Tell Trump No Commercial Fishing in Marine National Monuments

Tell Trump No Commercial Fishing in Marine National Monuments

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Industrial fishing interests in the Pacific Ocean have requested that President Trump open four marine national monuments to commercial fishing. Established by President GW Bush, these are America's healthiest protected areas in the Pacific ocean.

The Western Pacific Regional Fishery Management Council sets the fishing seasons and annual catch limits in the western Pacific. Also known as WESPAC, the council told the president that “quick action is urgently needed” to meet “exceptionally high retail demand” for canned tuna as a result of the global coronavirus pandemic.

The request from the council arrived in Washington a day after Trump signed an executive order unveiling a broad initiative aimed at promoting economic growth and competitiveness of the U.S. seafood industry. 

In 2018 President Trump directed Secretary Ryan Zinke at the Department of the Interior to review all national monument designations on federal public land since 1996 that are 100,000 acres or more in size. According to a copy of the report obtained by The Washington Post September 19, Interior Secretary Ryan Zinke recommended that President Trump modify 10 national monuments created under the last 3 administrations, shrinking the boundaries of at least four western sites, and three marine monuments. The final revised report has been released recommending reduction in 7 National Monuments and three marine national monuments.

Although currently challenged in court, mining and deforestation are currently occurring in the Bears Ears and the Staircase Escalante National Monuments in Utah, greenlighted by the Whitehouse.

The Pacific Remote Islands Marine National Monument consists of Wake, Baker, Howland, and Jarvis Islands, Johnston Atoll, Kingman Reef, and Palmyra Atoll which lie to the south and west of Hawaii. These islands host some of the most abundant and diverse marine life in US waters and many endangered species not found elsewhere. This action could potentially impact over 1 billion acres of natural and cultural treasures on public lands and oceans that have been protected by presidents of both political parties, including one of the world's largest marine protected area.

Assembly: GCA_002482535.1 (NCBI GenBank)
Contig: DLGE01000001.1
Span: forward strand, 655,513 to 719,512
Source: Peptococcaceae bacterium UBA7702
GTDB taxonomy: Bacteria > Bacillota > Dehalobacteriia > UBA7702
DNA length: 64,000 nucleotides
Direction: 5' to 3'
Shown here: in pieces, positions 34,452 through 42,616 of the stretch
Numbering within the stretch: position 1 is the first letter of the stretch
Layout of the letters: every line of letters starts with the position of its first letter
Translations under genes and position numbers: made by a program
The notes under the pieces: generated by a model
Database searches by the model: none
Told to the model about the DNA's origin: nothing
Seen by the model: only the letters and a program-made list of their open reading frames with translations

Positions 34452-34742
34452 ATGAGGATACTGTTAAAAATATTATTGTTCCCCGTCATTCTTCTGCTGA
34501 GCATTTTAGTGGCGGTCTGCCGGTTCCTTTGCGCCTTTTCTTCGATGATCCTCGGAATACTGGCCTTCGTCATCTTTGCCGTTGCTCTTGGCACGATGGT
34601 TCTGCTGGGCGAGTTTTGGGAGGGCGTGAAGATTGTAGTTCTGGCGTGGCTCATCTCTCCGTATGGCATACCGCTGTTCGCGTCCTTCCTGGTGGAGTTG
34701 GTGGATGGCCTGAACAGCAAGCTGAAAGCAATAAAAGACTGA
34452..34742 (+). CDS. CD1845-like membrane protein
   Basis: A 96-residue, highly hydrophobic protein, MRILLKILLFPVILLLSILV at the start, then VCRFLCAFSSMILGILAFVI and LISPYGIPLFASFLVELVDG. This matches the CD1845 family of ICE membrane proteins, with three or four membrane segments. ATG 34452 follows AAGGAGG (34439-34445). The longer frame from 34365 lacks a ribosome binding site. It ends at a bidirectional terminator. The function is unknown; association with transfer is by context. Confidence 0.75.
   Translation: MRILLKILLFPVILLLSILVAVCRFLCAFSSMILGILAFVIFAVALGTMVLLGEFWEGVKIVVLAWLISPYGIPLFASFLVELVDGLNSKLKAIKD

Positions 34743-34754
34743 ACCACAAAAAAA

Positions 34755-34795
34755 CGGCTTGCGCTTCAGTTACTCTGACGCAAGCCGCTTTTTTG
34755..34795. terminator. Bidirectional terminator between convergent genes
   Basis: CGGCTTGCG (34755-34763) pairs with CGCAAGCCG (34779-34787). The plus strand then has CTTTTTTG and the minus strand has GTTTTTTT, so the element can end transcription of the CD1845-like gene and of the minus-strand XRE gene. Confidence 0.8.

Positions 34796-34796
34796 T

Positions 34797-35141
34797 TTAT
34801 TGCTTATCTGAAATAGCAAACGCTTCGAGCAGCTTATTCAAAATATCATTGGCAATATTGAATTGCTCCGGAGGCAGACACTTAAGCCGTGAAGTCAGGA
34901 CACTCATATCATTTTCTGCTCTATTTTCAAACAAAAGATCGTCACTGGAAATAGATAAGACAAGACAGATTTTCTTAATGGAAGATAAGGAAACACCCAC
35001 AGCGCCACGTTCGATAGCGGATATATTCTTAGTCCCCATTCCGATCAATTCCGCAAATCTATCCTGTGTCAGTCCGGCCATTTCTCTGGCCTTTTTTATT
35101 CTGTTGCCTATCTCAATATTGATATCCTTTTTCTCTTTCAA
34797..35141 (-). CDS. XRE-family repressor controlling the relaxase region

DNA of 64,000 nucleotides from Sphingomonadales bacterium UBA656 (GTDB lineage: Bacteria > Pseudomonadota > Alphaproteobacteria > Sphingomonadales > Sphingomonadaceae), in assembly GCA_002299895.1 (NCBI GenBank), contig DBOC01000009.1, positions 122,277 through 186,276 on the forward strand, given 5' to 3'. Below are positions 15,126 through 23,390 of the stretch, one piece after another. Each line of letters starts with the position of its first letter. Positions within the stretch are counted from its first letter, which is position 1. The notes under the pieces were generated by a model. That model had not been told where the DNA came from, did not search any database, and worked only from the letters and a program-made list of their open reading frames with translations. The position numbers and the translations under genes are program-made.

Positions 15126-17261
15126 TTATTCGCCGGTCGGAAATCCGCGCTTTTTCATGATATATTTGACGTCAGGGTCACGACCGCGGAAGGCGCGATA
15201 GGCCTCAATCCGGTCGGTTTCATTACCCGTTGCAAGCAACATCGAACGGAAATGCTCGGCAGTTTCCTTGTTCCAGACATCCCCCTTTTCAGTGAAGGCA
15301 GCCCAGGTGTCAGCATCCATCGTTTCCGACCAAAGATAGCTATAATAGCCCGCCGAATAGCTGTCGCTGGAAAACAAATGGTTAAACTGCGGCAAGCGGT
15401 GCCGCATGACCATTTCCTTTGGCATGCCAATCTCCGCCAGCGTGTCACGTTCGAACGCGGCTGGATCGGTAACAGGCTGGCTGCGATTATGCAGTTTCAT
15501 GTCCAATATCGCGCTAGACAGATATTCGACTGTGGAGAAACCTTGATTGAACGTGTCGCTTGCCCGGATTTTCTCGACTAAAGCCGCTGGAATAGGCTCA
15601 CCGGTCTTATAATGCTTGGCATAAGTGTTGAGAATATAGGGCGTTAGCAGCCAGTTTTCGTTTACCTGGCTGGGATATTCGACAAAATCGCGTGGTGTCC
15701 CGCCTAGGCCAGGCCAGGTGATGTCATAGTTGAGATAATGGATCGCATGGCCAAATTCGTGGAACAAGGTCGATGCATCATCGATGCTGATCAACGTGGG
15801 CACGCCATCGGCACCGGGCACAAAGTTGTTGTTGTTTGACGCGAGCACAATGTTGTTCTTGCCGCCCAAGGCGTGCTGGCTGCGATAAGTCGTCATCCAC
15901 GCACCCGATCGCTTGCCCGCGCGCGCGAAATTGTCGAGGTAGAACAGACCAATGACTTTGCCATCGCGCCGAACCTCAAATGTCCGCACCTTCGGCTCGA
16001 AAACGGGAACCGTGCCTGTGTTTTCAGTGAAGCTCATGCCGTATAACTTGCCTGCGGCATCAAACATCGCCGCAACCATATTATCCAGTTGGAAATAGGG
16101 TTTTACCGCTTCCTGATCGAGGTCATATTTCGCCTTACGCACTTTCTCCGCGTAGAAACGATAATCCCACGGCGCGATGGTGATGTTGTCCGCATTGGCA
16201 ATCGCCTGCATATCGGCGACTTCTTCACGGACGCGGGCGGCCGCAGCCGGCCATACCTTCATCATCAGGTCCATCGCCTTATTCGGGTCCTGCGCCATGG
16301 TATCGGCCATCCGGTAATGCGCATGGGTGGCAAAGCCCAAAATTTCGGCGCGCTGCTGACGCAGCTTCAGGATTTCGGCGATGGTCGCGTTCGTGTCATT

Removing this protective status will place America's most loved natural and cultural areas at risk to logging, mining, oil exploration and fishing. Under the Act, only Congress has the clear authority to reduce or nullify a monument designation, not the president. Show your support for our National Monuments and maintain their current status established by the 3 past presidents to protect our natural and cultural heritage.

Fishing interests claim the protected regions are negatively affecting tuna catch. Earlier this year, a team of economists and scientists published a study in Nature that found the monuments’ expansion had “little if any negative impacts” on the catch. In fact, the team found that Hawaii’s longline fleet caught more fish after the monuments were expanded.

Allowing industrial fishing in the Pacific Ocean's most healthy and pristine waters is equivalent to clear cutting the thousand year old redwoods in Sequoia National Park, destroying complex coral ecosystems and threatening sharks, sea turtles and whales.

President Trump and WESTPAC leave the monuments as is and leave full protected status for these ocean treasures.